PDA

View Full Version : Maritime Related Poems



ChrisGeorge
02-04-2007, 08:52 PM
My sea-worn heart

I've known seas tall as Himalayas belaying
sails off Cape Horn frozen as hard as iron.

Aye, with frost-bit fingers, I have dreamed of you,
my sweet darling, my one true love, my Mary Lou.

Such things I have seen! Tropic bights like gas,
oceans of temptation, where I have fallen, lass.

Such ports in Hell I've known--devil-men too.
So I have believed I'd never sail back to you.

I've braved the Sunda Trench, the Malacca Strait,
hoping beyond praying that for me you might wait!

In a fever, I do not deserve your affection--this I know:
sea serpents, shark's teeth torment me where 'ere I go.

Forgive me, Mary Lou. I am but a weak and humble man.
The sea is in my bones, my blood--it makes me what I am.

Christopher T. George

Sloyne
02-05-2007, 01:19 AM
My sea-worn heart Nice. Echo's of John E M Sumner, if i'm not mistaken.:handclap:

ChrisGeorge
02-05-2007, 01:20 AM
Thanks, Sloyne. I will post some Masefield here shortly.

Chris

Sloyne
02-05-2007, 01:37 AM
Thanks, Sloyne. I will post some Masefield here shortly.You're welcome, I thoroughly enjoyed it. Looking foreward to Masefield, Sea-Fever I hope.

ChrisGeorge
02-05-2007, 11:23 AM
By special request, Sloyne, poems by John Masefield (1878-1967), the English Poet Laureate, 1930-1967, beginning with what is probably his most famous poem, "Sea-Fever." :)

Sea-Fever

I must down to the seas again, to the lonely sea and the sky,
And all I ask is a tall ship and a star to steer her by,
And the wheel's kick and the wind's song and the white sail's shaking,
And a grey mist on the sea's face, and a grey dawn breaking.

I must down to the seas again, for the call of the running tide
Is a wild call and a clear call that may not be denied;
And all I ask is a windy day with the white clouds flying,
And the flung spray and the blown spume, and the sea-gulls crying.

I must down to the seas again, to the vagrant gypsy life,
To the gull's way and the whale's way where the wind's like a whetted knife;
And all I ask is a merry yarn from a laughing fellow-rover
And quiet sleep and a sweet dream when the long trick's over.

John Masefield


Trade Winds

IN the harbor, in the island, in the Spanish Seas,
Are the tiny white houses and the orange trees,
And day-long, night-long, the cool and pleasant breeze
Of the steady Trade Winds blowing.

There is the red wine, the nutty Spanish ale,
The shuffle of the dancers, the old salt's tale,
The squeaking fiddle, and the soughing in the sail
Of the steady Trade Winds blowing.

And o' nights there's fire-flies and the yellow moon,
And in the ghostly palm-trees the sleepy tune
Of the quiet voice calling me, the long low croon
Of the steady Trade Winds blowing.

John Masefield


A Wanderer's Song

A wind's in the heart of me, a fire's in my heels,
I am tired of brick and stone and rumbling wagon-wheels;
I hunger for the sea's edge, the limit of the land,
Where the wild old Atlantic is shouting on the sand.

Oh I'll be going, leaving the noises of the street,
To where a lifting foresail-foot is yanking at the sheet;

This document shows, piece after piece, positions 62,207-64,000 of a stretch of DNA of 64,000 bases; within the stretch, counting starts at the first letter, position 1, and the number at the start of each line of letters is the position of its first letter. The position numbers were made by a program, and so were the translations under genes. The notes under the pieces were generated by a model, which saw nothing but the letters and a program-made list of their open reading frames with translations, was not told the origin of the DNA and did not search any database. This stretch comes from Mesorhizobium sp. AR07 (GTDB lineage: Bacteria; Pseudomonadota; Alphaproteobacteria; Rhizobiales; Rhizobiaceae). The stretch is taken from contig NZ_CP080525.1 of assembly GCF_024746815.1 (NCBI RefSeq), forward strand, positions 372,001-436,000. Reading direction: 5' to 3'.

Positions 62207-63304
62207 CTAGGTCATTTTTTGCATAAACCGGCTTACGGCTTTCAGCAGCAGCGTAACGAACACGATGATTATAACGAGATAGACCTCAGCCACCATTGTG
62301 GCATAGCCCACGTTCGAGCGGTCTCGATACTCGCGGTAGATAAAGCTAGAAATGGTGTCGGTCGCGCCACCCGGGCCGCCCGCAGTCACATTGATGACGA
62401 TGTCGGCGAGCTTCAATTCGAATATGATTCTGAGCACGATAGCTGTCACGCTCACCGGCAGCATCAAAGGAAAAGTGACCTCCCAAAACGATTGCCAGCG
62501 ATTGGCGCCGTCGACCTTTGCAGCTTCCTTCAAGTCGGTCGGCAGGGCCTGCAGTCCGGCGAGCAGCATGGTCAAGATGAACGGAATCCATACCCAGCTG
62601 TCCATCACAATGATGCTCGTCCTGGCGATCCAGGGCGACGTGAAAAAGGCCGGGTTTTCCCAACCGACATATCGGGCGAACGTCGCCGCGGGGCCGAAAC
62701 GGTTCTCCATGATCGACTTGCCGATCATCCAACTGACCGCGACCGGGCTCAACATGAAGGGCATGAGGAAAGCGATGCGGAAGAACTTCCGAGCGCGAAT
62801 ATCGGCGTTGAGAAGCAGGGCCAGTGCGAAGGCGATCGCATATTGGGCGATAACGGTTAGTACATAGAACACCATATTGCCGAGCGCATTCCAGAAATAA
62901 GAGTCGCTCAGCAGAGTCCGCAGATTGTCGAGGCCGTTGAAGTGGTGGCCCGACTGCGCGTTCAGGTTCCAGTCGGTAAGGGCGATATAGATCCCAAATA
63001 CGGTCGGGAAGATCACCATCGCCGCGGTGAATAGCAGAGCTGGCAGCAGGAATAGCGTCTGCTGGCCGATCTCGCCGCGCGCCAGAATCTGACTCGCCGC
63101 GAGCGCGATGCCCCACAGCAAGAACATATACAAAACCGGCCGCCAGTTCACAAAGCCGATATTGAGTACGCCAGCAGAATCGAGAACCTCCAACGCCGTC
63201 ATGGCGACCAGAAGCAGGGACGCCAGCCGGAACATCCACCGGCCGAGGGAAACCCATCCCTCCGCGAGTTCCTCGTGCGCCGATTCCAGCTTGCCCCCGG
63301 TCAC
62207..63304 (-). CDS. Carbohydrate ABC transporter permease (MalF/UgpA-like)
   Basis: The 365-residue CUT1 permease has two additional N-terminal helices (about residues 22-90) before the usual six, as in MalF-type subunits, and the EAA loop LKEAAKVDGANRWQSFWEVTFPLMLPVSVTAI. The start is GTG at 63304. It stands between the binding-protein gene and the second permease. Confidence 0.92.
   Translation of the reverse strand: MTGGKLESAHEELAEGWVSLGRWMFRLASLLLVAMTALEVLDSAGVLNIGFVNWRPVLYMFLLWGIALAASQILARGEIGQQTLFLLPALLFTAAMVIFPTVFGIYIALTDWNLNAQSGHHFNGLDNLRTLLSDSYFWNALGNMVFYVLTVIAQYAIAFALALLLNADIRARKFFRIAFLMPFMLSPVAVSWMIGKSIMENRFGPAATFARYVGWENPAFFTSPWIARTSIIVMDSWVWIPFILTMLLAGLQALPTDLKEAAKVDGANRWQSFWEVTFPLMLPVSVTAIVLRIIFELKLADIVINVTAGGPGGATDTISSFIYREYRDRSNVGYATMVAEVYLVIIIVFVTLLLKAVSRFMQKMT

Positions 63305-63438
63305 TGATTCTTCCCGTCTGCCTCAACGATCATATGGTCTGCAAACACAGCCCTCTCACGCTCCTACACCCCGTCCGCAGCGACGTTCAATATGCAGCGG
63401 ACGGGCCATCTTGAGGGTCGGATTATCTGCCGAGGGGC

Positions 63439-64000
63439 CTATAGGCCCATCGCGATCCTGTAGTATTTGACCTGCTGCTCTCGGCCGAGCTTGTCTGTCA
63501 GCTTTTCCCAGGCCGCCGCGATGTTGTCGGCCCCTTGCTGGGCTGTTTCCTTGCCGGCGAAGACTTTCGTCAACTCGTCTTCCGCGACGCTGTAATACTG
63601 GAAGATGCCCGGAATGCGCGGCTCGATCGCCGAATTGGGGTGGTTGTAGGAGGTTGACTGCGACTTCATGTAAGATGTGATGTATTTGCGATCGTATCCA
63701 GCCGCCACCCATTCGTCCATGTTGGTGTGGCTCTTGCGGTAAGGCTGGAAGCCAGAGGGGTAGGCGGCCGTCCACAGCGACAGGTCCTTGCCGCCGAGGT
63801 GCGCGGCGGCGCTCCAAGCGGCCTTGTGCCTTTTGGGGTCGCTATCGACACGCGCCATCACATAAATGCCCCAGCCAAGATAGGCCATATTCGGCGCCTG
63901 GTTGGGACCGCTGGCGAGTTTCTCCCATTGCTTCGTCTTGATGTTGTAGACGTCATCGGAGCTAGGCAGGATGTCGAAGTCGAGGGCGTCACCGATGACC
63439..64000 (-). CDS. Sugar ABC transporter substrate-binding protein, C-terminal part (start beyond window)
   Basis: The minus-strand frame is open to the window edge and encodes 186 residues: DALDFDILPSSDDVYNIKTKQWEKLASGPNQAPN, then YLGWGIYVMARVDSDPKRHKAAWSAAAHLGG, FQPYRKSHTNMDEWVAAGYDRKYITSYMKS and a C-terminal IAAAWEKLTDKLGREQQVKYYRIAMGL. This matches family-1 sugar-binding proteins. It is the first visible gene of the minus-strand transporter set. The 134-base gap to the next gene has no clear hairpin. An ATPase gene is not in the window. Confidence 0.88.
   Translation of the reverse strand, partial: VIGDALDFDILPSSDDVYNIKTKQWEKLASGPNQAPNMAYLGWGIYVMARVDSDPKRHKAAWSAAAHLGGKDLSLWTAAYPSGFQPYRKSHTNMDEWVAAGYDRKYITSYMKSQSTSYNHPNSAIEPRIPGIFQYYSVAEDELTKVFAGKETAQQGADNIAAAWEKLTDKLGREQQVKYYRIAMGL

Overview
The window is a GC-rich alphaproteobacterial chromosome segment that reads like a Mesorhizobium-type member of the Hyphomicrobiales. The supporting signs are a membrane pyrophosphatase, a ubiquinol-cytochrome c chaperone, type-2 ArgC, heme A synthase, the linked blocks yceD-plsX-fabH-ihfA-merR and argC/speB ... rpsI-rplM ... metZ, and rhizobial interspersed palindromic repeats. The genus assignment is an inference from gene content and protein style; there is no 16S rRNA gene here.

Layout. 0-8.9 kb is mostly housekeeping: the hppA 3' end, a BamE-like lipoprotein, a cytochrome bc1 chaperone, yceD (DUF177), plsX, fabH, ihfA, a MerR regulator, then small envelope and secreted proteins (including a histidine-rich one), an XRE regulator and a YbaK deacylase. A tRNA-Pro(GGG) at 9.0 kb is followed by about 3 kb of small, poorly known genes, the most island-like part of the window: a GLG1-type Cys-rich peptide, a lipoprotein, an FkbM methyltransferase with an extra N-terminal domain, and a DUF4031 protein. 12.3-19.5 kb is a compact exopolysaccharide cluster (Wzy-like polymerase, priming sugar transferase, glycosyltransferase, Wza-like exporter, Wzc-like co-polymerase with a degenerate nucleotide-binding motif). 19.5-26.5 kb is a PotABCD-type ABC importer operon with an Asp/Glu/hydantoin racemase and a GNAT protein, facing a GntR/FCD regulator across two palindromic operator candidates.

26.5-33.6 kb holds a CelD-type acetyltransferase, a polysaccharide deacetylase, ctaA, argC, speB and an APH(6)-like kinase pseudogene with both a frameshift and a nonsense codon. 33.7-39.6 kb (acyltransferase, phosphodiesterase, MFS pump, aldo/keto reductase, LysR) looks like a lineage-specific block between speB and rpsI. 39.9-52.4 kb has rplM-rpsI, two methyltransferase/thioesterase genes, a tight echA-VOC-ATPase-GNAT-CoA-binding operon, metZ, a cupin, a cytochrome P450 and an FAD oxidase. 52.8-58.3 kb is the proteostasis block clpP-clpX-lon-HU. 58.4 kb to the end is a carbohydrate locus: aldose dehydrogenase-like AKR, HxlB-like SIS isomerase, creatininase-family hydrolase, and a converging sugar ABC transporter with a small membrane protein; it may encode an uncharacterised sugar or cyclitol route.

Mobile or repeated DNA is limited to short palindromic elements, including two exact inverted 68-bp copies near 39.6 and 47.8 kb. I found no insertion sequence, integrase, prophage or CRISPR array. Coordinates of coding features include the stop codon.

To a windy, tossing anchorage where yawls and ketches ride,
Oh I'l be going, going, until I meet the tide.

And first I'll hear the sea-wind, the mewing of the gulls,
The clucking, sucking of the sea about the rusty hulls,
The songs at the capstan at the hooker warping out,
And then the heart of me'll know I'm there or thereabout.

Oh I am sick of brick and stone, the heart of me is sick,
For windy green, unquiet sea, the realm of Moby D*ck;
And I'll be going, going, from the roaring of the wheels,
For a wind's in the heart of me, a fire's in my heels.

John Masefield


In an article entitled "Tall Ship," (http://www.time.com/time/magazine/article/0,9171,787681,00.html) Time magazine on-line has published an interesting book review of Masefield's The Wanderer of Liverpool (1930), from the magazine's issue of October 27, 1930. This is a book I recommend as a nice collection of sea poems related to career of the Liverpool steel four-masted barque, The Wanderer, including a historical narrative on the ship, photographs, and architectural drawings.

The Time article erroneously states that Masefield was born in Liverpool. He was not. The poet was born in the town of Ledbury, Herefordshire, England, on June 1, 1878. He did though serve as a cadet on the HMS Conway on the Mersey, rounded Cape Horn as an apprentice aboard the Gilcruix, was hospitalized with fever in Chile, and later deserted ship and worked his way to New York City. A full biography can be found at John Masefield (http://www.publishingcentral.com/masefield/biography.html).

Chris

Sloyne
02-05-2007, 01:18 PM
By special request, Sloyne, poems by John Masefield (1878-1967), the English Poet Laureate, 1930-1967, beginning with what is probably his most famous poem, "Sea-Fever." :)Thanks Chris, a very pleasant way to start the day. Thanks again.

ChrisGeorge
02-07-2007, 01:49 PM
This is from my friend Rick Storey:

It is my view that Masefield is an overlooked and much underestimated writer, that is not to say he is without his weaknesses but he has immense strengths too. Apart from his love of the sea he was scientifically literate, astronomically knowledgable, and he was keen on boxing - see his long narrative poem "The Everlasting Mercy".

Here are lines from Masefield's long almost epic poem "The Wanderer" -

"Therefore go forth, Companion,
until you find no highway more,
no track, all being blind
the way to go will linger
in the mind."

I don't want to overstate the case for a reappraisal of JM but it is time his work was looked at again I feel.

Cheers,
Rick